Subject: Re: Why not softdep per default?
To: Karsten Kruse <firstname.lastname@example.org>
From: J Chapman Flack <email@example.com>
Date: 04/03/2005 15:22:33
Karsten Kruse wrote:
> >>See http://www.mckusick.com/softdep/ (softdep) and
> >>http://sr5tech.com/write_back_cache_experiments.htm (writeback cache).
> First site, first paragraph, second sentence and second site, "The
> Lesson", first sentence is what i meant.
There's the risk in selecting sentences from a paper. If you're going to
select from the softdep site, at least select the first two sentences, not
just the second:
Traditionally, filesystem consistency has been maintained across system
failures either by using synchronous writes to sequence dependent metadata
updates or by using write-ahead logging to atomically group them. Soft
updates, an alternative to these approaches, is an implementation mechanism
that tracks and enforces metadata update dependencies to ensure that the
disk image is always kept consistent.
Now you can see that softdep is one way to ensure filesystem consistency, and
that it is an alternative to the two older traditional ways, namely synchronous
writes or writeahead logging. Ffs when you don't specify softdep uses the
first of those traditional methods, synchronous writes, to ensure consistency.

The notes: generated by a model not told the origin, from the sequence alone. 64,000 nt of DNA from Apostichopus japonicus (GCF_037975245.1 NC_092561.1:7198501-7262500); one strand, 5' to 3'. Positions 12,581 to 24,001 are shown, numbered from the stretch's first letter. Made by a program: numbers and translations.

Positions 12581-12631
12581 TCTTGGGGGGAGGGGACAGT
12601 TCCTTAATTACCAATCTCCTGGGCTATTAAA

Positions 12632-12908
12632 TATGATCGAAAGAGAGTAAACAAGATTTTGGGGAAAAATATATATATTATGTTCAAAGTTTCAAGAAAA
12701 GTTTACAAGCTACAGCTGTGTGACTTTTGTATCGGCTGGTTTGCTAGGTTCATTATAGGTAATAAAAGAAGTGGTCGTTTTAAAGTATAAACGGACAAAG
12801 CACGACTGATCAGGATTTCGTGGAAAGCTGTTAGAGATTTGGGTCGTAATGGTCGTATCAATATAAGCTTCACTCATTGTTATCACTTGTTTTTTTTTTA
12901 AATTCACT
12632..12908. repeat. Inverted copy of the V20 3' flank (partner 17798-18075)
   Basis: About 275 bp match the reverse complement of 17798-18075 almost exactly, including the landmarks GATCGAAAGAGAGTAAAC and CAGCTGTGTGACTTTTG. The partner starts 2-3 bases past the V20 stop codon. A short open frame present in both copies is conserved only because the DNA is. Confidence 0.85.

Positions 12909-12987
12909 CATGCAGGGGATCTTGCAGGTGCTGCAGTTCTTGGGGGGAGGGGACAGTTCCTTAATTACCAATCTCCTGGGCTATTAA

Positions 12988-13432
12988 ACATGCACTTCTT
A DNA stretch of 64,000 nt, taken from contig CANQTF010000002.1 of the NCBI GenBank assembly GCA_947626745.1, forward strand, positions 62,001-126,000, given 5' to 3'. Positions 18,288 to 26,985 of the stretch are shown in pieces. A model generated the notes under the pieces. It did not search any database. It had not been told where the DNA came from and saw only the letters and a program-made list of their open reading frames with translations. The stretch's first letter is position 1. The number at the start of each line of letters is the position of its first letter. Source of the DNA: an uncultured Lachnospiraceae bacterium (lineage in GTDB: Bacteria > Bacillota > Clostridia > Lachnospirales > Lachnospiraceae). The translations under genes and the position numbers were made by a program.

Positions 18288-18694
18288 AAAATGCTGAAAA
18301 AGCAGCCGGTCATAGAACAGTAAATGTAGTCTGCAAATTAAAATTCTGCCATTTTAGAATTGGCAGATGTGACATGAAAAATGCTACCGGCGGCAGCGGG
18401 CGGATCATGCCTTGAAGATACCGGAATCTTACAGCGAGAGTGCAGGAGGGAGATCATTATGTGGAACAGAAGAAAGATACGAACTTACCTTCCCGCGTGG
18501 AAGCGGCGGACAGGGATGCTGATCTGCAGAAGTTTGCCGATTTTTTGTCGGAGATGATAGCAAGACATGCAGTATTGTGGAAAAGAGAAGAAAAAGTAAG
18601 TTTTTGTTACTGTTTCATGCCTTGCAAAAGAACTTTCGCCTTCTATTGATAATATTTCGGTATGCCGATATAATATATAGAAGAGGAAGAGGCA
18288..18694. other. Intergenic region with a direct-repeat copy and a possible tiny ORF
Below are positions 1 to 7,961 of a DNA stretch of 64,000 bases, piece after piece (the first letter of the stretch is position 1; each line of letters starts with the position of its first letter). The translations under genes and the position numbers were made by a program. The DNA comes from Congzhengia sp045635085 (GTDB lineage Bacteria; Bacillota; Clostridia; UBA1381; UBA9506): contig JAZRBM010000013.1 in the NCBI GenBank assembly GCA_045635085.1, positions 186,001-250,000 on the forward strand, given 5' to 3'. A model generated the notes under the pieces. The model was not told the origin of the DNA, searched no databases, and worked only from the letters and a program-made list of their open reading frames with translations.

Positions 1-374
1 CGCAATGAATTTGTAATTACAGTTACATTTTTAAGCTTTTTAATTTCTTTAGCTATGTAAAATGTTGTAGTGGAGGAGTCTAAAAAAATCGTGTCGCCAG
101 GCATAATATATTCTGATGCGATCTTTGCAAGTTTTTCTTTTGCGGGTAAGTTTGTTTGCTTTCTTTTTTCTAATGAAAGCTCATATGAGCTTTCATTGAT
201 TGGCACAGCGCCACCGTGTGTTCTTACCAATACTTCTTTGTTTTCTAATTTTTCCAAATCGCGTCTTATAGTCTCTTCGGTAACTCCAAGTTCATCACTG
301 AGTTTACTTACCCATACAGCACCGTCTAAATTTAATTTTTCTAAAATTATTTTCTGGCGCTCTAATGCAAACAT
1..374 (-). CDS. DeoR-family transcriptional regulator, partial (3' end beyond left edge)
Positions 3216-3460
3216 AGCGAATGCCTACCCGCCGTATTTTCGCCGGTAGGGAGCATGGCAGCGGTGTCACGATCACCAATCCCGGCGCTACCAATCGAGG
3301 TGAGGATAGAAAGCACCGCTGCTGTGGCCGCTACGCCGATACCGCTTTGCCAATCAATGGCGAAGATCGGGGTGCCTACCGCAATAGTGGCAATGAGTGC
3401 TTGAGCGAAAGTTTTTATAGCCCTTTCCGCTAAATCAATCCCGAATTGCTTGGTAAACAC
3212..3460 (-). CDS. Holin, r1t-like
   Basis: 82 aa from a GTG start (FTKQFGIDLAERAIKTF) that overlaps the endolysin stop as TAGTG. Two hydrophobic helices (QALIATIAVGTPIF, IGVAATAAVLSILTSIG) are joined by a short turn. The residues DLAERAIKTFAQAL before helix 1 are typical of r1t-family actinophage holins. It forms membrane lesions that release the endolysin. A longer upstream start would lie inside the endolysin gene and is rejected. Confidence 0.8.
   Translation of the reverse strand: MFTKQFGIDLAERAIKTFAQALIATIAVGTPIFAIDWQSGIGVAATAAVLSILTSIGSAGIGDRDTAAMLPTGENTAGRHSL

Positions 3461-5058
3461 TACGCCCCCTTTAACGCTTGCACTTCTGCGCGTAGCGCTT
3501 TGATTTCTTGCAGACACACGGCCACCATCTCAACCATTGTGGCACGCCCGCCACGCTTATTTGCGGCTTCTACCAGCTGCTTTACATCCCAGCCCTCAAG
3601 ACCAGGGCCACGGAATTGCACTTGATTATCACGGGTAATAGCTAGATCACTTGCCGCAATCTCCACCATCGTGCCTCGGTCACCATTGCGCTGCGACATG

The purose of softdep's alternative is to relieve the performance hit of
doing the synchronous writes.
> I am aware that writes can be lost, but the filesystem should be fine.
Good, that's an important distinction to remember. "Filesystem fine" means
in a state with no problem fsck would detect. Doesn't mean complete,
reasonable, or containing the information you thought was on it at the time
of the failure.
> Ok, so i have to make some tests. Here is the plan:
> - Testbox is my Workstation, x86, 700+ MB Ram, 1800mhz duron, IDE-disk
> with 2mb cache and UDMA 5
> - NetBSD 3_BETA
> - one filesystem (/), writeback cache always on
> - start a script like that:
> cp -R /usr/src ~/ &
> sleep 30
> echo -e "\007"
> - if i hear the beep i interrupt
> 5 Times with powerfailure (rw,softdep),
> 5 Times with reset (rw,softdep),
> 5 Times with powerfailure (rw),
> 5 Times with reset (rw)
> - write down what happens if i reboot
It might be better to devise a test that does a more varied mix of metadata
operations - creation, deletion, partial truncation, extension, renaming,
adding and removing links.... And the last step had better not just be
"write down what happens if I reboot" but compare the filesystem to an mtree
list or something so you don't just see "metadata looks ok" but you find out
what you did or didn't actually lose.
But something isn't really an experiment unless you've clarified going in
what hypothesis you're trying to test, and have you looked into the filesystem
details deeply enough to be able to state that clearly? Frank Westheimer
pointed out that a few months in the laboratory can often save you a few
hours in the library. ;)